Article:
Heading into the last event of the 2013-2014 Premier Play season, it seemed like everyone had something to play for. Players were chasing Pro Club status, captaincy of their national teams for the World Magic Cup, and above all, invitations to Magic's most prestigious event: The World Championships. The dust has settled on the swiss rounds, and after the Quarterfinals today, the World Magic Cup captains have been decided. Let's take a quick look at those.
It all starts with the quarterfinals. For Japan, Yuuki Ichikawa had control of his own destiny. If he defeated Jackson Cunningham, he would overtake Yuuya Watanabe as the captain of the Japanese World Magic Cup team. However, it was not meant to be, as Cunningham dispatched Ichikawa 2-1 in their quarterfinal match.
Meanwhile, it's a three-man dance among the Peach Garden Brothers for captaincy of the US National Team. Reid Duke had a huge lead coming into the event, but had to cheer Owen Turtenwald and William "Huey" Jensen from the sidelines on Day 2. As of Sunday morning, the situation is fairly straightforward: Since Owen Turtenwald won his quarterfinal match, he is your US National Champion.
Now let's look at how things stand for the World Championship.
Jared Boettcher can finally breathe easy and claim the Rookie of the Year title that was still up for grabs this weekend. Even as late as Round 12 on Day 2 he was still sweating, as both Dimitriy Butakov and Raymond Perez, Jr were hanging around the top of the standings and on-pace for a Top 8 appearance. If either had made Top 4 Boettcher would have been undone. Their Top 64 and Top 32 finishes are nothing to sneeze at, but Boettcher's great season gives him the much-deserved title.
The Top 2 APAC players going into this weekend managed to hold on to their invitations. Lee Shi Tian and Nam Sung Wook had a huge lead over their competitors, but Lee's MTGMintCard teammate Tzu-Ching Kuo made it interesting right down to the final rounds of Day 2. Sadly for him, those last three rounds ended in defeat at the hands of Top 8er's Yuuki Ichikawa, Matt Sperling, and then Pro Tour Dragon's Maze Champion Craig Wescoe.
A disappointing Day 1 left Willy Edel on the sidelines for Day 2, but his big lead in the Latin America race held firm. More interesting was the duel between Hall of Famer Paulo Vitor Damo da Rosa and Macelino Freeman from Mexico, separated by just five points. Da Rosa managed a strong end to what had been a disappointing season for him, finishing 27th to lock up his World Championships invite.
Now, Player of the Year Jeremy Dezani had already guaranteed himself occupancy of one of the Top 2 European spots. That left one slot, and Stanislav Cifka had a ten-point lead on his closest rival, 2013 World Champ Shahar Shenhar. Ivan Floch was a full 21 points back. However, Floch's stellar performance at this event has put him into the mix. If he wins the event, he will take the #2 spot from Cifka. If not, Cifka remains the #2. There won't be any crying either way, though. Whoever isn't the #2 European will have enough points to mathematically guarantee an at-large slot. So both Cifka and Floch are in.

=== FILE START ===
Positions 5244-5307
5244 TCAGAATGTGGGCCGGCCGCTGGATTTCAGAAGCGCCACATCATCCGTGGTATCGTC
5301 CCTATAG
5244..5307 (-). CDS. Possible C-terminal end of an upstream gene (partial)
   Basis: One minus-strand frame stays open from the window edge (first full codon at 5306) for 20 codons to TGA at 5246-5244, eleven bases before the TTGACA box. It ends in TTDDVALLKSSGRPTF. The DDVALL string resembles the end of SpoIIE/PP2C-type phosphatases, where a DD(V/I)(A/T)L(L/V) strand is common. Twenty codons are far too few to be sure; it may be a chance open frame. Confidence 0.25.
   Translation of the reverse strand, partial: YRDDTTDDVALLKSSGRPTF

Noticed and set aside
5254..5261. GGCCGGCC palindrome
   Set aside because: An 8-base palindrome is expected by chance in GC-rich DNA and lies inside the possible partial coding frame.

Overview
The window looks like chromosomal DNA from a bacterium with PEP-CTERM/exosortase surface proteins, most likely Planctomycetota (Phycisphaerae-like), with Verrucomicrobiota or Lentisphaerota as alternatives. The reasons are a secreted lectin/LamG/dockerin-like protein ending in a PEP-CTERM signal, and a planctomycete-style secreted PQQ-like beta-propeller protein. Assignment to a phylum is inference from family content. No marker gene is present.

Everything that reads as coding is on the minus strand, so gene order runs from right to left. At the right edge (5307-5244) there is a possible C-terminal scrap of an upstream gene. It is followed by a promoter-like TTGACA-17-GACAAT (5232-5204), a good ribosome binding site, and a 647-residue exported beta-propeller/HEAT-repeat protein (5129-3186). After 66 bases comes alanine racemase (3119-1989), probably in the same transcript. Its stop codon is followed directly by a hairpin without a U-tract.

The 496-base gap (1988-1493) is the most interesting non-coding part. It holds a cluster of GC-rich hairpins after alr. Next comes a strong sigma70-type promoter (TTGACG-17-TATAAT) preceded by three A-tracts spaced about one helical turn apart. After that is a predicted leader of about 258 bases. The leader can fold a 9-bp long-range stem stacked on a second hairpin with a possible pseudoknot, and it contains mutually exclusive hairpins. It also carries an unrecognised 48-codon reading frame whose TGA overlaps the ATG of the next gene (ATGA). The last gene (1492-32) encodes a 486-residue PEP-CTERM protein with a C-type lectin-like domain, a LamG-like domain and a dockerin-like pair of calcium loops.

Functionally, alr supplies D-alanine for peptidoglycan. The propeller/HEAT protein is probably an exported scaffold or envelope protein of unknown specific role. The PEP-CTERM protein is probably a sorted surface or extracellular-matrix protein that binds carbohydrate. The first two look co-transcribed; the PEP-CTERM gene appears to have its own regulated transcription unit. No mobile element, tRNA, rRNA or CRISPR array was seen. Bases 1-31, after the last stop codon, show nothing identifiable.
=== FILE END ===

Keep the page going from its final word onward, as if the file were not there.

The race for the Top 2 players from Japan has been decided in all but order. Yuuya Watanabe had a disappointing tournament, but only Top 8er Yuuki Ichikawa managed to challenge his lead.
We knew Reid Duke would make it to the World Championship, either as one of the Top 2 North Americans or with an At-Large invite thanks to a 73-point season. We also knew that the race to the Top of the North America standings was hotly contested, and packed with talent. The Peach Garden Brothers would not be denied this weekend, and with their Top 8s William Jensen and Owen Turtenwald are guaranteed spots at Worlds, again either as Top 2 players or At-Large on Pro Points.
Now add those names to the impressive roster of those who had already guaranteed invitations: Shahar Shenhar, Hall of Famer Raphael Levy, Jeremy Dezani, Shaun McLaren, Hall of Famer Patrick Chapin, Lars Dam and Reid Duke. That makes eighteen players. The remaining six invitations will go to the Top 6 uninvited players, based on Pro Points this season. Five of those spots are already locked up.
That's an impressive array of misers. 2013 Player of the Year Josh Utter-Leyton, Pro Tour Gatecrash Champion Tom Martell, newly-inducted Hall of Famer Paul Rietzl, two-time Pro Tour semifinalist Sam Black, and Pro Tour Born of the Gods Finalist Jacob Wilson. But who gets the last slot? One of five people.
Four of the Pro Tour Magic 2015 Top 8 players are guaranteed invitations: Ivan Floch, William Jensen, Owen Turtenwald and Yuuki Ichikawa. If any of those four wins the Pro Tour, it means that Kentarou Yamamoto of Japan sneaks in as the last At-Large invite. However, if any of Pat Cox, Matt Sperling, Jackson Cunningham or Pierre Mondon win, they will be invited instead. It's going to be a brutal sweat for Yamamoto from the spectator area, but it makes for great watching for you at home. Stay tuned to find out our 24th Competitor!